IoT is Everywhere
Internet of Things
Internet of Things – Courtesy of The Connectivist
Probably the most overused buzz word in the media today is IoT – The Internet of Things. AT CES in January, IoT was also the big item with everything possible being connected to the internet. This was also reinforced at the World Economic Forum at Davos, Switzerland, when Google Executive Eric Schmidt said: ”There will be so many sensors, so many devices, that you won’t even sense it, it will be all around you.” Schmidt went on to say: “The Internet will soon be so pervasive in every facet of our lives that it will effectively ‘disappear’ into the background”. Of course some are calling IoT the Internet of Trash due to the seeming useless nature of some of the network attached devices.

In the embedded computing space IoT is a good way of categorizing the inter-connectivity of sensors used in industrial/medical/military applications. Management of the sensor data in both real-time (control) as well as in the background (analytics) is a key requirement of embedded applications. As the amount of data available grows one of the technology challenges is processing the data locally and determining what data needs to be transferred into background storage for analysis. Key to resolving this problem is local processing and high performance data transfer.

Internet of Data
Data Growth  source EMC/IDC Report 2012
Data Growth
source: EMC/IDC Report 2012
As social enterprise entrepreneur Aral Balkan has said, “There is no Internet of Things. There is only the Internet of Data.” CISCO has been quoted as saying that by the end of 2011, 20 typical households generated more data than the entire internet of 2008. Sparked, a start-up that is using wireless sensors on cattle, reported that each cow transmits 200mb of data per year. During 2008, the number of things connected to the internet exceeded the population of Earth. By 2020, there will be 50 billion connected devices.  That is a lot of data being generated.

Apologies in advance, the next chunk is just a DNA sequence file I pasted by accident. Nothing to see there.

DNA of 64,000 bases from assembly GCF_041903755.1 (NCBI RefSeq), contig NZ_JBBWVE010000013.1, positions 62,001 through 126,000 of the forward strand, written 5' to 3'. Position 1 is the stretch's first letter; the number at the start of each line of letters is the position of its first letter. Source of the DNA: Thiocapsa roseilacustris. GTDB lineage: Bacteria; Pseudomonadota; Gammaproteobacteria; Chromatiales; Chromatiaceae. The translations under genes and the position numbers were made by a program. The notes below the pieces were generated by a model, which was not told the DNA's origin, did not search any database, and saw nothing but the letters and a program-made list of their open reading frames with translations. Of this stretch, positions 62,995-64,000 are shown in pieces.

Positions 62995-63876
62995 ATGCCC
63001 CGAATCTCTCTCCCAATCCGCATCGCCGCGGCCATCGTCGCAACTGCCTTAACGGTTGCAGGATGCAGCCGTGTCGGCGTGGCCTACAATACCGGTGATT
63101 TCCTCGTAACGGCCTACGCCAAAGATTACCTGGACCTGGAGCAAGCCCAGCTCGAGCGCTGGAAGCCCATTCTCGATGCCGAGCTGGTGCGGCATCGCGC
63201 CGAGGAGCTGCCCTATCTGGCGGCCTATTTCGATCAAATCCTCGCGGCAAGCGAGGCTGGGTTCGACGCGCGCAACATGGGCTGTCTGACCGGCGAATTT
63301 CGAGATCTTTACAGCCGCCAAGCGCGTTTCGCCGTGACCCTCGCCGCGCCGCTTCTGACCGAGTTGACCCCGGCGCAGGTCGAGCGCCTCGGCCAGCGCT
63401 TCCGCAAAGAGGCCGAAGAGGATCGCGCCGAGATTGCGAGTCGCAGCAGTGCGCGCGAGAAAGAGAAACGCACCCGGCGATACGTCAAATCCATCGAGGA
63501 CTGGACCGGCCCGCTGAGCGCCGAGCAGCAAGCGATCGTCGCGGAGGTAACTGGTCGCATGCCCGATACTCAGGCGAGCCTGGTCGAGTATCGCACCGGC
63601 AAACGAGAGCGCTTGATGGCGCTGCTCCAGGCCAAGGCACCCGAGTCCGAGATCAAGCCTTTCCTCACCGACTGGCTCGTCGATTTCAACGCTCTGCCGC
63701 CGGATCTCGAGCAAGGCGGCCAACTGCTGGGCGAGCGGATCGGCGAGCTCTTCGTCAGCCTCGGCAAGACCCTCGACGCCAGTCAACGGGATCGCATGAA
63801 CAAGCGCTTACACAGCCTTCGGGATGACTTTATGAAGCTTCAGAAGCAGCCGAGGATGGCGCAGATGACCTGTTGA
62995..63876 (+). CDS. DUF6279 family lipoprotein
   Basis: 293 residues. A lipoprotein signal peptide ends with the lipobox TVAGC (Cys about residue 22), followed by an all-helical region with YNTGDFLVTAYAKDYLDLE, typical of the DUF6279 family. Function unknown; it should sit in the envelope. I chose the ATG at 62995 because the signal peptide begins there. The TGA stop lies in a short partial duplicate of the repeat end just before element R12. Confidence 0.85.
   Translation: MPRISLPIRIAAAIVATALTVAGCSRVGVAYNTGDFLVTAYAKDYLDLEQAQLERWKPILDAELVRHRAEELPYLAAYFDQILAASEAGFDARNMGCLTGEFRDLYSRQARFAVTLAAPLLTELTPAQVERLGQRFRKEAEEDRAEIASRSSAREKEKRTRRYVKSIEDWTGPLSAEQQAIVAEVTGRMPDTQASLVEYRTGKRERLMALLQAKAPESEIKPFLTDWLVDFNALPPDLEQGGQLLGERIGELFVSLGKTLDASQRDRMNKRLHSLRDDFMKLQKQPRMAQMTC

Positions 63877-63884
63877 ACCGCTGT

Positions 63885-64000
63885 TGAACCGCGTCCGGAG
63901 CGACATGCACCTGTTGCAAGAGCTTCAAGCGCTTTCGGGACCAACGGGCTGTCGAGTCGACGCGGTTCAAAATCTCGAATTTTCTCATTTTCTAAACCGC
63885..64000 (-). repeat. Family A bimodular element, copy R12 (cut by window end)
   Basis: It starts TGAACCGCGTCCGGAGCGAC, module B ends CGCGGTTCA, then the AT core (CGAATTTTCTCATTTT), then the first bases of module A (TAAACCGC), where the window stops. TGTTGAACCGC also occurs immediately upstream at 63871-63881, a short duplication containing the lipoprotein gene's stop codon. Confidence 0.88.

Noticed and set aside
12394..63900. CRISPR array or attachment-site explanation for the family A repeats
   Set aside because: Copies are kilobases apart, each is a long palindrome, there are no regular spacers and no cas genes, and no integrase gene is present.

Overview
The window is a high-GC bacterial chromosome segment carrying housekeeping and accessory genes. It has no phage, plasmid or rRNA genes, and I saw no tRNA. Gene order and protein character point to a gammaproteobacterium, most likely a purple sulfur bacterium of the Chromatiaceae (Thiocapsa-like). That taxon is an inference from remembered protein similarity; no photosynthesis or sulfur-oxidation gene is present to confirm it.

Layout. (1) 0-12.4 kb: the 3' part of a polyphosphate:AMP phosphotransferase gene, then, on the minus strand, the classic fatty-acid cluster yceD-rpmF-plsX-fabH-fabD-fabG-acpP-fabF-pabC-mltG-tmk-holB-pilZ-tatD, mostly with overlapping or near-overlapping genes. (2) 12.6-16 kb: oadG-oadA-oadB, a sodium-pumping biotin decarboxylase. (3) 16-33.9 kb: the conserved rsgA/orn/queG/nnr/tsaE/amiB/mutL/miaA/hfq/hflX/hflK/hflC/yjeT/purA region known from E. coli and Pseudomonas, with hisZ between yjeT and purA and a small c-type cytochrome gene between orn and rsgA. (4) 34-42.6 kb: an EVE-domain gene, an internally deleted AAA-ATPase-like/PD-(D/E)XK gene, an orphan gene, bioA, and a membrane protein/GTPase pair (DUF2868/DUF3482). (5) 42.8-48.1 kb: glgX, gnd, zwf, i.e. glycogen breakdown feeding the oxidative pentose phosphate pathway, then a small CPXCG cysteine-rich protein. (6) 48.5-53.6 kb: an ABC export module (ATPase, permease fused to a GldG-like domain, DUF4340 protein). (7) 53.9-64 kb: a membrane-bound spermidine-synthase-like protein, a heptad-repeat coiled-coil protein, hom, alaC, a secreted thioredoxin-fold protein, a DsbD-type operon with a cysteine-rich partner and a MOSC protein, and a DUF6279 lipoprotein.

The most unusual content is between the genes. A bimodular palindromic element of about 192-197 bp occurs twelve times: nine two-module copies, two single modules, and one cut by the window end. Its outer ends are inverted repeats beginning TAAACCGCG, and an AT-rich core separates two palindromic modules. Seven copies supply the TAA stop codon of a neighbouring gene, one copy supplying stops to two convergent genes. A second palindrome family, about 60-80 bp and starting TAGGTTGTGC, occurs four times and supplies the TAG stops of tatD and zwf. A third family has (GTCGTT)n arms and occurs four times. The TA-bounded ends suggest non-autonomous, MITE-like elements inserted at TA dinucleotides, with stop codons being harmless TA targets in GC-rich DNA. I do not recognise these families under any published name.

With IPv6 protocol, we will have 2^128 or 340,282,366,920,938,463,463,374,607,431,768,211,456 possible Internet addresses which has been postulated as 100,000 times bigger than the number of grains of sand that would equal the mass of the Earth.

The data generated by all these devices needs to go somewhere to be analyzed, processed and stored.

The Rise of High Performance Embedded Computing (HPEC)
Embedded systems were traditionally used to control processes, provide user interface capability and process limited data. With the growth of high speed sensors and the need for local processing there is a requirement to provide super computer capability on the factory floor and on mobile platforms. This is being addressed by several companies building cluster based embedded systems that utilize multiple bus based compute boards to implement a high performance computer. These systems are also being designed to work in harsh environments including air-cooled and conduction cooled applications. A typical system may include two or three Intel Core i7 based processor boards, an FPGA based processing board as well as a general purpose graphics (GPGPU) process board. These systems are being used mostly in military applications but as the cost comes down will also be used in many more industrial applications.

HPEC is also a cross over point for 1-6U servers based on Intel Xeon or Core i7 based motherboards. For many applications a 1 or 2U based server with dual Xeon processors and GPGPU cards is a cost effective solution over a VPX or ATCA based system.

Data Transfer is Going Optical
One of the points of consensus at the forum was the need for optical connections between systems and sensors as well as between boards. For high performance systems, the use of a copper backplane to connect boards is becoming obsolete. The data performance of the cooper connections is not fast enough to meet future system requirements. VITA currently has a study group working on a standard specification for optical interconnect with bandwidth of 10Gbps or more.

In addition development work continues on RapidIO and Infiniband standards. Both RapidIO and Infiniband are used not only in providing data transport intersystem but also data transport between systems. Infiniband has been used extensively in super computers and data centers while the use of RapidIO is growing rapidly in the embedded computing market.

Changes in the Landscape
M4U20 Military Grade 4U Computer System
M4U20 Military Grade 4U Computer System
There a lot changes in the embedded computing space. As a consequence of budget cuts and demand to do more with less, the use of traditional bus based systems is decreasing. Although it is predicted that VME/VPX systems will continue to be in demand, the market going forward is flat with VPX overtaking VME based sales in 2017. On the other hand, systems not based on traditional busses are expected to grow. Small systems based on a single motherboard with plug on modules are prolific in the marketplace. Systems based on IA architecture motherboards are also expected to grow in demand. Form factors will not only be the traditional 1-6U rack mount server format but also smaller form factors designed for specific applications.

Overall it looks like the embedded computer market will continue to grow in the future but the types of systems required will change as budgets change and performance expectations increase.

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